The seed is got from Long Island Sound, off Bridgeport and New Haven and Eaton’s Neck. The oysters are grown in Peconic Bay. We used to spread about fifty bushels of spawning oysters to an acre on jungle shells and escallop shells, because the young growing oysters would break apart more readily from them and not grow in clusters, as they would if the spawn fastened to a hard surface.

We had a big oyster opening and packing house at South Norwalk where we built a dock and runway 500 to 600 feet in length. We also had one at Port Jefferson Harbor on Long Island, one at Stamford, Conn. And another at Perth Amboy.

We started our European business in a small way in 1889 and exported between fifty and sixty thousand barrels to England every year. A few went to Germany. We found that by laying down our American oysters in English waters in April we could supply them to the English markets all summer. We could not ship from America before October.”

After a while, in response to demand, Dorlon & Shaffer were offering other kinds of seafood and other foods to guests. The business grew so rapidly the restaurant enlarged. The place became so popular patrons would stand about in considerable numbers and wait for seats. It was written that Sidney Dorlon himself should never be forgotten, who in his old age never changed the fashion of his coats and his hats from the time that he was twenty, neat and brisk, with a red flower always in his buttonhole.

It was reported in 1880, a few years prior to the opening of the Brooklyn Bridge, that the Dorlon & Shaffer oyster business typically opened up early in the morning, by 6 a.m. and continued until long after midnight. A large number of customers came in early from the Hartford, New Haven, and Bridgeport boats. During the noon hour, there was a big trade from the commercial houses. They had a large patronage from Brooklyn, who came over Fulton and Roosevelt street ferries, all through the day. The market was a sort of stopping place for them. They also had a big theater trade late at night from Brooklynites returning from New York City entertainments so they always maintained a night crew of cooks and waiters as well as a day crew.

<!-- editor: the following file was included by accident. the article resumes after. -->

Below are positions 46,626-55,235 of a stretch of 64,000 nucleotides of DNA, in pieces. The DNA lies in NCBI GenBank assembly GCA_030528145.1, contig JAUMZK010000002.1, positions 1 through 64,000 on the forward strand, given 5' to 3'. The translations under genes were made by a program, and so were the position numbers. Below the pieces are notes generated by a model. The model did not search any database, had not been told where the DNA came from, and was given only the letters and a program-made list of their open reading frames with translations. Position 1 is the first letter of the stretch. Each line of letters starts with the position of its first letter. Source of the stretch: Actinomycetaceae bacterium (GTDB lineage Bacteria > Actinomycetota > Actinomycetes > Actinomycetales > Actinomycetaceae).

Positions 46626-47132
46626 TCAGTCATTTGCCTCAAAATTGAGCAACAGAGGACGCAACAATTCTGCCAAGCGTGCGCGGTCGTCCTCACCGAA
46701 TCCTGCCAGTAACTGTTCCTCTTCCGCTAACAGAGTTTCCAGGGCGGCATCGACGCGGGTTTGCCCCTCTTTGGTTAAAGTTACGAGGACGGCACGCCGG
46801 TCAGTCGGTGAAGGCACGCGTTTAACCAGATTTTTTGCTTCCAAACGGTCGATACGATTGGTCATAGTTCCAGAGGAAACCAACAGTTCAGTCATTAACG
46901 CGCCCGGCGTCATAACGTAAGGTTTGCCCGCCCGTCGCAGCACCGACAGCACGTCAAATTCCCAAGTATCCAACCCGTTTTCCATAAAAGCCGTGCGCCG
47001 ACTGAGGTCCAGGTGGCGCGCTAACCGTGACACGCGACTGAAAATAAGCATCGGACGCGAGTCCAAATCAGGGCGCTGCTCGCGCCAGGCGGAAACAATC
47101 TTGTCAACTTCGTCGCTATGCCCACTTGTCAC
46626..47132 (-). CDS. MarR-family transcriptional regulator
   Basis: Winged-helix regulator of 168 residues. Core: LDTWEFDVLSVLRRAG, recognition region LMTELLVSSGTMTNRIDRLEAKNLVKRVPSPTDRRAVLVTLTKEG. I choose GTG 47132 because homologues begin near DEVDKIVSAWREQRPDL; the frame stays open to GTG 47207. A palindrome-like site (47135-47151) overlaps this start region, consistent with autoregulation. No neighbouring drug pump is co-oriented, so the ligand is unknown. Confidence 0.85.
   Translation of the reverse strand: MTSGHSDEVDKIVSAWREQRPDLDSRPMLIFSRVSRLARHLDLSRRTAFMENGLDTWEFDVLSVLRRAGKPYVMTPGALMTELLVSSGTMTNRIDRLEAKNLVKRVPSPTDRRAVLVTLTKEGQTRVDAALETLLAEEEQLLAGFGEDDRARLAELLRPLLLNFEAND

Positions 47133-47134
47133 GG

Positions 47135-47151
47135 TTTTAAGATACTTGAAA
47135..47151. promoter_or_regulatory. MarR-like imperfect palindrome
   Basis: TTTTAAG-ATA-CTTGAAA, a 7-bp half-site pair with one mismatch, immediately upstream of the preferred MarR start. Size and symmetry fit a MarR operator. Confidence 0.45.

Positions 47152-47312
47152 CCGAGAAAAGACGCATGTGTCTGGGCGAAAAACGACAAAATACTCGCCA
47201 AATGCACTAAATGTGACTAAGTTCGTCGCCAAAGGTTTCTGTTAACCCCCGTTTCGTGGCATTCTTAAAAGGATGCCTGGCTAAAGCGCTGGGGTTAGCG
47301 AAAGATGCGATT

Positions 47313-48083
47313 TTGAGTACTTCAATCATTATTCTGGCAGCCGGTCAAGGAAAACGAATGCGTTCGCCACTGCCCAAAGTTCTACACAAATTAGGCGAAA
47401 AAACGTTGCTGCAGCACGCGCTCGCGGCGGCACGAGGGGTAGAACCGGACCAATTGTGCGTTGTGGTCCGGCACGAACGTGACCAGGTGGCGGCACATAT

When the opening of the Brooklyn Bridge on May 24, 1883, the Dorlon & Schaffer business increased greatly. This was also the year of the construction of the new Fulton Market. An1884 advertisement stated: Dorlon & Shaffer, of Fulton Market, N.Y. have made special preparations for serving pickled oysters for New Year tables. Having greatly enlarged and improved their facilities as compared with old market times… Orders by mail promptly attended to.

Unfortunately business would drop off for Dorlon & Shaffer. It turned out that the Brooklyn Bridge was more of a curse than a benefit as it disrupted patterns and habits. This prompted A.& P. Dorlon to buy out Dorlon & Shaffer. By this time both of the Dorlon brothers were dead and the business was run by Adelaide Dorlon, wife of Alfred, her son Harry and George Wood. By 1891, Sidney Dorlon had also died, and his widow has retained his interest in the business with George Shaffer as her partner. On August 11, 1891 the buyout announcement was made in local and regional newspapers. Dorlon & Shaffer is going out of business. Their space would be occupied by A. & P. Dorlon while the A. & P. stand was relinquished to Wallace E. Blackford, son of Fish Commissioner Eugene G. Blackford, who established a wholesale and retail fish trade.

George H. Shaffer died on November 13, 1910. After Dorlon & Shaffer ceased to exist, he went into the general wholesale oyster business, dealing with local, domestic and exporting overseas.

The Dorlon’s and Shaffer’s were pioneer oyster and seafood merchants in America and this museum jar is another example that every bottle has a story.

Support: Reference to Red Book #11, the Collector’s Guide to Old Fruit Jars by Douglas M. Leybourne, Jr.